Training, knowledge and supervision regarding EA services and technology is paramount to delivering a standard of service that is considered “best practice” within a global context. Those EA Professionals who will be working online need to have proficiency and competency through specialized training for this type of work. Supervision is mandated for all EA Professionals because of the specialized effort required for the provision of EA distance services.
Cultural and Setting Specific Knowledge: EA Programs provide EA Professionals with sufficient information about the client or client company’s culture, needs, and current circumstances.
Training and supervision: EA Professionals seek out continuing education and supervision
EA Companies, professionals and programs display pertinent and necessary information on Websites.
EA websites provide access to information for potential and current clients and managers.
Crisis Intervention Information: EAPs may display crisis intervention information on their website. EAPs understand that people in crisis may visit their website from anywhere in the world
Organization Contact Information: EAPs offer contact information that includes email, post address and a telephone or VOIP number. EA clients should have a post address for formal correspondence.
Practitioner Certification Information: EA Programs indicate that EAPA allows the general public to verify whether an EAP practitioner currently holds the Certified Employee Assistance Professional (CEAP) credential.
Encrypted Transmission of EAP sessions: EA Programs offer secure and encrypted means of communication. Video, email and chat programs in use are described along with encryption and security policies either embedded within the organization’s site or utilizing links to 3rd party platforms.
EAP Initial Intake and Screening process.
EA professionals screen the client’s suitability for delivery of EA services via technology, considering language and keyboarding skills, presenting issues and clinical concerns.
EA Programs offer a Statement of Understanding that includes the following:
Potential Advantages and Disadvantages of Online Sessions: Information is disseminated about the pros and cons of online sessions including such disadvantages as lack of visual and auditory cues and the limitations of confidentiality via technology, and advantages that include immediate access.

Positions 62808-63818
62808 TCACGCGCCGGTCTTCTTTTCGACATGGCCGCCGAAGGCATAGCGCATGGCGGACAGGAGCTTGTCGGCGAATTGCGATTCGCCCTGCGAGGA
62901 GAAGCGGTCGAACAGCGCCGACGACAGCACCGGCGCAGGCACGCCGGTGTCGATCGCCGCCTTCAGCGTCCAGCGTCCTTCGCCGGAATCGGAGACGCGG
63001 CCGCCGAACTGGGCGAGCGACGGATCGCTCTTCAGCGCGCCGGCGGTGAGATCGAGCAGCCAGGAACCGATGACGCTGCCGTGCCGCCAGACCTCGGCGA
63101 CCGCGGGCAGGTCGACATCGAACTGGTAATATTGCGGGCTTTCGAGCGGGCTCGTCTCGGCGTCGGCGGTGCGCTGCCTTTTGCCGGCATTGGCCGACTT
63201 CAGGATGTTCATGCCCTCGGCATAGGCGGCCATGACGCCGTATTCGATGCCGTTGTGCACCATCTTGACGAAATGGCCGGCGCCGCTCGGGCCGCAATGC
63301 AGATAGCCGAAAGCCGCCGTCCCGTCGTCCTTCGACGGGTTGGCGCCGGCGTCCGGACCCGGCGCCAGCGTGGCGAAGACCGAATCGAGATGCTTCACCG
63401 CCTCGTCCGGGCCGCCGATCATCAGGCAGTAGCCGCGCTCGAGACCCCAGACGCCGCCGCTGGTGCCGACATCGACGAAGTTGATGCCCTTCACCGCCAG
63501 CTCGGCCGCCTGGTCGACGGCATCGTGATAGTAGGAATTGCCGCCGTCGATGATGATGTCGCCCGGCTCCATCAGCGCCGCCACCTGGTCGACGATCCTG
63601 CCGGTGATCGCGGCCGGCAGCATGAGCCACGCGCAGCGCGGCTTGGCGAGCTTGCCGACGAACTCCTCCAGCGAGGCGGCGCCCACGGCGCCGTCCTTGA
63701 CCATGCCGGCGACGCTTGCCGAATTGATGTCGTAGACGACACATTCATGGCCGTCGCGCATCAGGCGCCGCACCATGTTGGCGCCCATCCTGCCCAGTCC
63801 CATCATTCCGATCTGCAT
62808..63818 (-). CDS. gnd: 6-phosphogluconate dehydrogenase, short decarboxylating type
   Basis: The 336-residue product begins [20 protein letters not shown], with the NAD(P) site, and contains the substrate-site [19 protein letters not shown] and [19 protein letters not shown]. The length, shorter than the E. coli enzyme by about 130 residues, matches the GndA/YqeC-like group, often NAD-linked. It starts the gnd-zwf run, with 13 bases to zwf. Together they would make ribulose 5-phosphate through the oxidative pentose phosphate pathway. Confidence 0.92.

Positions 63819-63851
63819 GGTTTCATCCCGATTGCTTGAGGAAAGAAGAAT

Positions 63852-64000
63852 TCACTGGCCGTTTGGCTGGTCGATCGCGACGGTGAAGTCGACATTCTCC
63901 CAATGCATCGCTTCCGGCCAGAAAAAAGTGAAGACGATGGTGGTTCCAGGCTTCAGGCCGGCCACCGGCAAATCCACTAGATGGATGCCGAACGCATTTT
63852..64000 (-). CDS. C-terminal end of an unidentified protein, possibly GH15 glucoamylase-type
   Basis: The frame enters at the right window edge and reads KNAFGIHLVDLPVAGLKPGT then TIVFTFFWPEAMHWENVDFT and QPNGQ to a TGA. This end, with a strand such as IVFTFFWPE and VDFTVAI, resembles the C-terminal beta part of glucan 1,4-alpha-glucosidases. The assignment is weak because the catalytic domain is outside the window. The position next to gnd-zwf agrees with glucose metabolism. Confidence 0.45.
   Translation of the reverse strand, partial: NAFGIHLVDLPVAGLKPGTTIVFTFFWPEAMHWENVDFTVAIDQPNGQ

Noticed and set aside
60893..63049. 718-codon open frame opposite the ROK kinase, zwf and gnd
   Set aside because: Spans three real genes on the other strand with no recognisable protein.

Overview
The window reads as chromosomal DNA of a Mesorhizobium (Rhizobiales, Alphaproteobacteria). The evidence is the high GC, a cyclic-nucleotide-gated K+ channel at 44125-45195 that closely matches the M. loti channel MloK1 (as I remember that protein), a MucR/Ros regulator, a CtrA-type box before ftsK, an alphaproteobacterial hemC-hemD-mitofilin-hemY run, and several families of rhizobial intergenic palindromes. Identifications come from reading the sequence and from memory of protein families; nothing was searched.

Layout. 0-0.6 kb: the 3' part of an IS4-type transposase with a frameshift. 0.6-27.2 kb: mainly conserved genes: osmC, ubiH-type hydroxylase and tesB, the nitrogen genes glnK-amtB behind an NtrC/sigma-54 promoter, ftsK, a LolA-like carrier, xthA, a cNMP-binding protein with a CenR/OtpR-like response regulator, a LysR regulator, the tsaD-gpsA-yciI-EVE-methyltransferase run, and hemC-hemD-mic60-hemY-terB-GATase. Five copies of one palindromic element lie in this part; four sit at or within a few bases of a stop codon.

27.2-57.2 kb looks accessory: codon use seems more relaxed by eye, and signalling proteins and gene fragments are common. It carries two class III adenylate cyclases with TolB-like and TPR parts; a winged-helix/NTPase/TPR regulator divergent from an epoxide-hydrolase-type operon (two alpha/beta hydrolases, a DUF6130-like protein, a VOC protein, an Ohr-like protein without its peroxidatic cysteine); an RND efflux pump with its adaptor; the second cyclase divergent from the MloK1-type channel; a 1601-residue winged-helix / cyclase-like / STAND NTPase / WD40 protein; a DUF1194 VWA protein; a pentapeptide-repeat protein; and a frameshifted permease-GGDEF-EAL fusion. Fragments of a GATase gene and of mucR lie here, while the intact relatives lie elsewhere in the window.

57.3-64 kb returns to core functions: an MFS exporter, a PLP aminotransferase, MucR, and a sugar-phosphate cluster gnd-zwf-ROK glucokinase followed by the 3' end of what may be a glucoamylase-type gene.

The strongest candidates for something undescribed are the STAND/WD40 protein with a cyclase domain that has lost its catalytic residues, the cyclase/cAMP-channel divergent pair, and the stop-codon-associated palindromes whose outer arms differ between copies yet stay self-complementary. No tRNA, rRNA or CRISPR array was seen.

Confidentiality and Technology
Encryption: An explanation is provided to the client about the use of encryption during online exchanges.
File Storage Procedures: The client is informed about how records are stored (web-based, third party or hard-drive/external drive) and for how long the records are maintained. All procedures conform to the standards laid down in applicable law and as required by any relevant authority (such as professional body) and, at least, include encryption and password protection and a commitment to destroy all records after a given period as required by law/regulation/best practice.
Other Informed Consent Issues
Physical Location & Geographical Jurisdiction: The physical location of the EA professional is stated in the Informed Consent and if the practitioner is licensed within a specific jurisdiction, the Statement of Understanding states that the client understands services are rendered under the laws or jurisdiction of the relevant country, state or region.
How to Proceed during a Technology Breakdown: The client is informed about how to proceed if a technology breakdown occurs during a session, e.g. “If we disconnect, try to reconnect within 10 minutes. If reconnection is not possible, email or call to reschedule an appointment.”
Emergency Contact: EA Professionals offer specific information about who to contact in case of an emergency and set specific rules about which technologies to use to accomplish this.
Online Relationships: EA Professionals discuss with clients the expected boundaries and expectations about forming relationships online.
Marina London, DeeAnna Merz Nagel & Kate Anthony
©2011 Online Therapy Institute, Inc.
©2011 Employee Assistance Professionals Association, Inc.
Marina London, LCSW, CEAP, Manager of Web Services for the Employee Assistance Professionals Association (EAPA), served as principal writer for this framework.This article was reviewed and edited by EAPA’s Technology and Social Media Panel.
London, M., Nagel, D. M., Anthony, K. (2011). An ethical framework for the use of technology in EAPs. Therapeutic Innovations in Light of Technology, l(6), 26-33.